Today he felt some of the side effects associated with one of the chemo drugs. When we got home, he had to take the remaining two of three chemo pills. As soon as the pills were down, he looked at me and said, “What if I have to throw up?!” I begged him to calm down and relax and not throw up but within 20 seconds he was running to the bathroom with me following and exploding with vomit that consisted of curdled milk and bunny crackers. It was so powerful it flew out his nose. He wretched and wretched and I saw the chemo pills come out with the powerful waves of nausea. And then, knowing that if he didn’t take those two pills we’d have to go back to the hospital which would mean he wouldn’t get to visit with his special friend Taber who he adores, I reached into the toilet and the sifted through the vomit until I retrieve the two pills, rushed them over to the sink, rinsed them off and then started blowing on them to stop the process of the gelatin capsule from disintegrating which would make the pill useless. It was a knee-jerk reaction. I don’t normally forage through vomit, but I would do anything to let Liam have a play date he was so looking forward to. After we cleaned him up and rinsed out his mouth, I looked at him and said, “Buddy…here’s the deal…you either take these two pills (which were standing upright stuck to my fingers but still intact) or we have to go back to the hospital to get two more.” He looked at me, asked if they were still OK to take, took my word that they were, opened his mouth and pulled the pills off my fingers and swallowed them. And once again I say that he is my hero. My poor guy who is still can barely eat or drink because of radiation burns to his esophagus did what needed to be done in order to move on.
Today there were special visitors at the Pediatric Day Hospital. Three Yankees players came to say hi. Now, Liam doesn’t know who the Yankees are nor has he ever watched a baseball game. He knows the sport from having learned about it firsthand. He and Ella stood at the front of the crowd looking at the larger than life players trying to understand what the big deal was. After the presentation the players signed balls for all the patients. Liam picked up a ball, walked over to Andy Pettitte, placed the ball on Andy’s knee, borrowed Andy’s pen, very slowly and deliberately wrote his name on the ball and handed it to him. Andy looked at the ball with complete surprise and wasn’t quite sure what to do. Liam then said he had to give the ball to his mom and walked away. When Liam showed me the ball with his signature, I explained that usually people want the baseball player to sign the ball, not just borrow the baseball player’s knee. He wanted to know why. So I explained he’s a very famous baseball player and people like to have baseball players sign balls as a special gift. He was completely perplexed by the concept of wanting someone else’s autograph, but decided to go along with the idea. So off he went…back to Andy Pettitte to ask him to also sign his ball….which Andy graciously did. And after he came back to show me the ball with two signatures….Liam went back over to Andy one more time to give him a big kiss on the cheek which Andy welcomed from the little boy who didn’t exactly follow the flow of the way such situations normally unfold. And as Andy and the Yankees crew were leaving, yelled out…”Bye! Thanks for coming!”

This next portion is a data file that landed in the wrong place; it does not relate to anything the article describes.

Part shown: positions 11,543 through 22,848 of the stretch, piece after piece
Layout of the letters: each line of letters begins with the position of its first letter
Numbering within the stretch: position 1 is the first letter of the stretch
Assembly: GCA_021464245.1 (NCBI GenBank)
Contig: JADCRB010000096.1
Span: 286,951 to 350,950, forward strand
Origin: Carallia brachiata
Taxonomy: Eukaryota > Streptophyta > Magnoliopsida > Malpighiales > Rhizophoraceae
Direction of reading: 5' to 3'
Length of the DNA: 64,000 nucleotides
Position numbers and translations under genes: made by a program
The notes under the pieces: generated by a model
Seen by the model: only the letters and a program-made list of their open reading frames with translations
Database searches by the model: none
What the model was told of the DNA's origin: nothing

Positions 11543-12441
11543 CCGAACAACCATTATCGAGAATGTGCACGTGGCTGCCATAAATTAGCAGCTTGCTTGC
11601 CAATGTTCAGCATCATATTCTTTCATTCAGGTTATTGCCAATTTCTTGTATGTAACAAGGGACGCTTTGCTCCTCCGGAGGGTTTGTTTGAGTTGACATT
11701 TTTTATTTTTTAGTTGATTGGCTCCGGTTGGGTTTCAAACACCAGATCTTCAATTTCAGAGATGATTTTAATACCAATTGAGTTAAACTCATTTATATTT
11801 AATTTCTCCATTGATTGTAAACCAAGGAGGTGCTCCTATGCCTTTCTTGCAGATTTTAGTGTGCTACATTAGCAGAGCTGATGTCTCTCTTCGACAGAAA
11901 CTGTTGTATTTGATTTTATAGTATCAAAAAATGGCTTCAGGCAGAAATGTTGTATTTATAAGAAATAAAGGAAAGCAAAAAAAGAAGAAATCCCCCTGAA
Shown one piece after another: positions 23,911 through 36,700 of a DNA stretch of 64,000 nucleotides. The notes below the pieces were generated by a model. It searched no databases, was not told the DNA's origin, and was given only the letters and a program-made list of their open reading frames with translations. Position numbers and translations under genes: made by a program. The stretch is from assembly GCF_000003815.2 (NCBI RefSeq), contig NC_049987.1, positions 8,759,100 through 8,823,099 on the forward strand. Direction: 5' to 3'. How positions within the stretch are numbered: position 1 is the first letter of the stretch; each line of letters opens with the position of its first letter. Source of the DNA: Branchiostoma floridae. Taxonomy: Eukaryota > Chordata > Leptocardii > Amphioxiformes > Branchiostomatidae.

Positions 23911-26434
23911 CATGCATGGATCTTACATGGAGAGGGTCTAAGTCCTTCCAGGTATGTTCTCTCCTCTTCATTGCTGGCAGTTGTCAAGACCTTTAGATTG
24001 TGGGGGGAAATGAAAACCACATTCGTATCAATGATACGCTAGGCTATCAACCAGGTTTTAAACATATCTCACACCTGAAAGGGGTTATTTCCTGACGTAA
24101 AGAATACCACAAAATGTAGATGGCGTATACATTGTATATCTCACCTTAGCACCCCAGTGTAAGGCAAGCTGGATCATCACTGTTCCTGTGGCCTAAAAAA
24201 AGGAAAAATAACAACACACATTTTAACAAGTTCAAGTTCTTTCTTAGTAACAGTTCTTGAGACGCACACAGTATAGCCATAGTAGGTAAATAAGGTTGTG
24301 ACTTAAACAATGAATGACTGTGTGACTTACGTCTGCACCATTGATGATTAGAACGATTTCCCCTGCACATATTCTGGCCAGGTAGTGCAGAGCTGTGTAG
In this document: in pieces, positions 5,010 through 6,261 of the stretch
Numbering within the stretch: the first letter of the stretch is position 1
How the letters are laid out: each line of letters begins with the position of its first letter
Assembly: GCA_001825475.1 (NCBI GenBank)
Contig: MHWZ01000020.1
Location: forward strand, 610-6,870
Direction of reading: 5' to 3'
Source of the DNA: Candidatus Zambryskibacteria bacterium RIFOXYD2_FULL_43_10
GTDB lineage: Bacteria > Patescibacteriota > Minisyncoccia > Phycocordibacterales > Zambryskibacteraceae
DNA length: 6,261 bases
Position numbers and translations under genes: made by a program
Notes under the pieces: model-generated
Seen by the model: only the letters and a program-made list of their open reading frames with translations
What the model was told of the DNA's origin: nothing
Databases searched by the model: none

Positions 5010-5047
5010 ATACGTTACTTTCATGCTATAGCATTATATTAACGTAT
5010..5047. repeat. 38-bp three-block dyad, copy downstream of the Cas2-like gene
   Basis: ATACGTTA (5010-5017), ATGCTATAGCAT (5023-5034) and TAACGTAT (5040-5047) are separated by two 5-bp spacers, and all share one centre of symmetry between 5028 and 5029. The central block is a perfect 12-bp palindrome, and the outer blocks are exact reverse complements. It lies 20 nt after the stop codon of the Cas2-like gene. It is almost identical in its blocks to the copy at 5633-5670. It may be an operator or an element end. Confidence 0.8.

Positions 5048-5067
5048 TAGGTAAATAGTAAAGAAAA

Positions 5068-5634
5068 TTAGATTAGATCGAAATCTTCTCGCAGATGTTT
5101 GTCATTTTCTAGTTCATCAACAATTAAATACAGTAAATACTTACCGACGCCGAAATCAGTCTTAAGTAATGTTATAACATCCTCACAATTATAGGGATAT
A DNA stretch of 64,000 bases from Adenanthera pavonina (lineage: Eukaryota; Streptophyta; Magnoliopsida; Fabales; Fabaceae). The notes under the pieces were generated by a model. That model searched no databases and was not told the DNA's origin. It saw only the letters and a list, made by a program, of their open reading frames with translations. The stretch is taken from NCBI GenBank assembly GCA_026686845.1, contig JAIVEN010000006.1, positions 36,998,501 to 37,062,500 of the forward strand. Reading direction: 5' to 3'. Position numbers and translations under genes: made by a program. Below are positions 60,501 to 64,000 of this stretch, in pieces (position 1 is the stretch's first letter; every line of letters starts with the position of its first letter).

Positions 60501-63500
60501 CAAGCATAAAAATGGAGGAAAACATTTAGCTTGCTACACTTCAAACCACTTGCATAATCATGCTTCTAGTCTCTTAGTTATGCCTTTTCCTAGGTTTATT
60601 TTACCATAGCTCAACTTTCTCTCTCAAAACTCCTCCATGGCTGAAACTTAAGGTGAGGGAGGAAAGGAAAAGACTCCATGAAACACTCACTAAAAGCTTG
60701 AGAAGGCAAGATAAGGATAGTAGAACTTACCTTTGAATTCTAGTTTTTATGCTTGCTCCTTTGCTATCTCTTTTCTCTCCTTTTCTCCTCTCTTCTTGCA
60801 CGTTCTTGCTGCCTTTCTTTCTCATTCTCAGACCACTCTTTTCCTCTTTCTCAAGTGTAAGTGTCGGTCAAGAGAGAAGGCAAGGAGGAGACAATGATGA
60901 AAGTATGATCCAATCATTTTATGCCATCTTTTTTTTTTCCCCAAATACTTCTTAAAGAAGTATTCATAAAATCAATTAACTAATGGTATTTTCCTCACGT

Ah Liam…you are one of a kind.